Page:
Botnet maps the entire internet
Source: Dainotti, King, Claffy , Papale, Pescapé In February 2011, the Sality botnet apparently went through the entire IPv4 address space in search of Voice-over-IP (VoIP) endpoints that could be corrupted. Researchers at the University of California, San Diego (UCSD) and the University of Naples in Italy monitored and evaluated the botnet's activity.
The scan took 12 days and was notable for its extremely cautious method, which usually wouldn't set off any alarms. The researchers registered the activity with the UCSD Network Telescope, also known as the "UCSD darknet". The University reserved an entire /8 IP block for the darknet – that is, all IP addresses for a network in which only the first byte defines the network address, as is the case with the 10.0.0.0 network. In the case of the darknet, no network activity originates from these addresses, which means that any network traffic registered for this network must be from external sources. At the time, the UCSD Telescope registered the systematic scan of its entire address space; researchers then correlated it with publicly accessible data on global network traffic to conclude that not just their own network but, it seemed, the entire internet was being scanned by the malware.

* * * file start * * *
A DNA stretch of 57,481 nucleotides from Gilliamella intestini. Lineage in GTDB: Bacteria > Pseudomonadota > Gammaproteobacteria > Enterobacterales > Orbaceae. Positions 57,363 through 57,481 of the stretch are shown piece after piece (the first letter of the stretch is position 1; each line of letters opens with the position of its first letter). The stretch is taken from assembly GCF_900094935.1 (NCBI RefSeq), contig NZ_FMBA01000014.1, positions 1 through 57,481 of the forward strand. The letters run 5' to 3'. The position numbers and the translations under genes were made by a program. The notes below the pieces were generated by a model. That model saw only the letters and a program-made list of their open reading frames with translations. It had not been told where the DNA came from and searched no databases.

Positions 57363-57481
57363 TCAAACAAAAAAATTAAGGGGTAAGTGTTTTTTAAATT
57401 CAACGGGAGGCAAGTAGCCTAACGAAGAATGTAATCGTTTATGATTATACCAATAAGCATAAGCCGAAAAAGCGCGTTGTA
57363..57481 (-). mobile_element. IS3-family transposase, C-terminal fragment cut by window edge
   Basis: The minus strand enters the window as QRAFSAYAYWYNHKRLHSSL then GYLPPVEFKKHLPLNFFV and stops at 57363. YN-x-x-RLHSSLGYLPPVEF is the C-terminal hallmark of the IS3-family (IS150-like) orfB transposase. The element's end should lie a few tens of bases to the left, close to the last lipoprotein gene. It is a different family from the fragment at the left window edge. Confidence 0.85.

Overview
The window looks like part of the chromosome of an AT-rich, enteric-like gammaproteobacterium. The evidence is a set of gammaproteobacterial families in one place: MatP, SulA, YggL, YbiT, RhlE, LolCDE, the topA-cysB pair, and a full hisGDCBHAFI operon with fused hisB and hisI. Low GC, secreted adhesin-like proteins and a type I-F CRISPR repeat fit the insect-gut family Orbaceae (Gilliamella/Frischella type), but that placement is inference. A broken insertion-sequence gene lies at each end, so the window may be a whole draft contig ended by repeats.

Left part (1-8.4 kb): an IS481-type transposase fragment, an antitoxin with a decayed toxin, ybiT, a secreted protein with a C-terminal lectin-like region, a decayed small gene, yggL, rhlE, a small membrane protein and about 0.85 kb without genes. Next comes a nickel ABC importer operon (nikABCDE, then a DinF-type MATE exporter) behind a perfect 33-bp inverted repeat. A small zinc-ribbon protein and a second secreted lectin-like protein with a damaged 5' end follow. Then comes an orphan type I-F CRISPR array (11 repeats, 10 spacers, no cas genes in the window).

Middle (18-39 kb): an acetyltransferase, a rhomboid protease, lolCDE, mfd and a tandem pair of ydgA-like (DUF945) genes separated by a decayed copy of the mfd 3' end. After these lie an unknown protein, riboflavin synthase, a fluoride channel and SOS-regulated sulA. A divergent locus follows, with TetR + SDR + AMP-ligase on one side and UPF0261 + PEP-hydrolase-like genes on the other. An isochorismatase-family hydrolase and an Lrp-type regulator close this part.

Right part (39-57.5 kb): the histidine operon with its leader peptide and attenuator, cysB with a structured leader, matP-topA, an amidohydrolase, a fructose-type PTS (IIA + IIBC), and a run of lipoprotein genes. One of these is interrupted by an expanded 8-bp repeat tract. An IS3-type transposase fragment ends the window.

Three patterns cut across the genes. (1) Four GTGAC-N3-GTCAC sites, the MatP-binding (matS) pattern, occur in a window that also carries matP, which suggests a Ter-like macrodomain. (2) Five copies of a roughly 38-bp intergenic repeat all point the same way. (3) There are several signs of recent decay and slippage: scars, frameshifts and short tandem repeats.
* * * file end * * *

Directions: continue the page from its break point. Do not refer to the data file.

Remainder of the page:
The type of scan and the fact that it came from several million IP addresses suggested that it must originate from one of the very large botnets. The regional dispersion ruled out candidates such as Conficker. Finally, the researchers located the code responsible for the scan in a module that had been loaded onto the Sality botnet by the botnet operator.
VoIP is an interesting target to have been chosen by the hackers behind Sality. Alberto Dainotti, one of the researchers involved at UCSD, speculated to DarkReading that "they were probably trying to brute-force SIP servers to create accounts to be used for free calls, anonymous calls, VoIP fraud, etc." The researchers will present detailed results of their "Analysis of a “/0” Stealth Scan from a Botnet" at the Internet Measurement Conference 2012 in Boston next month.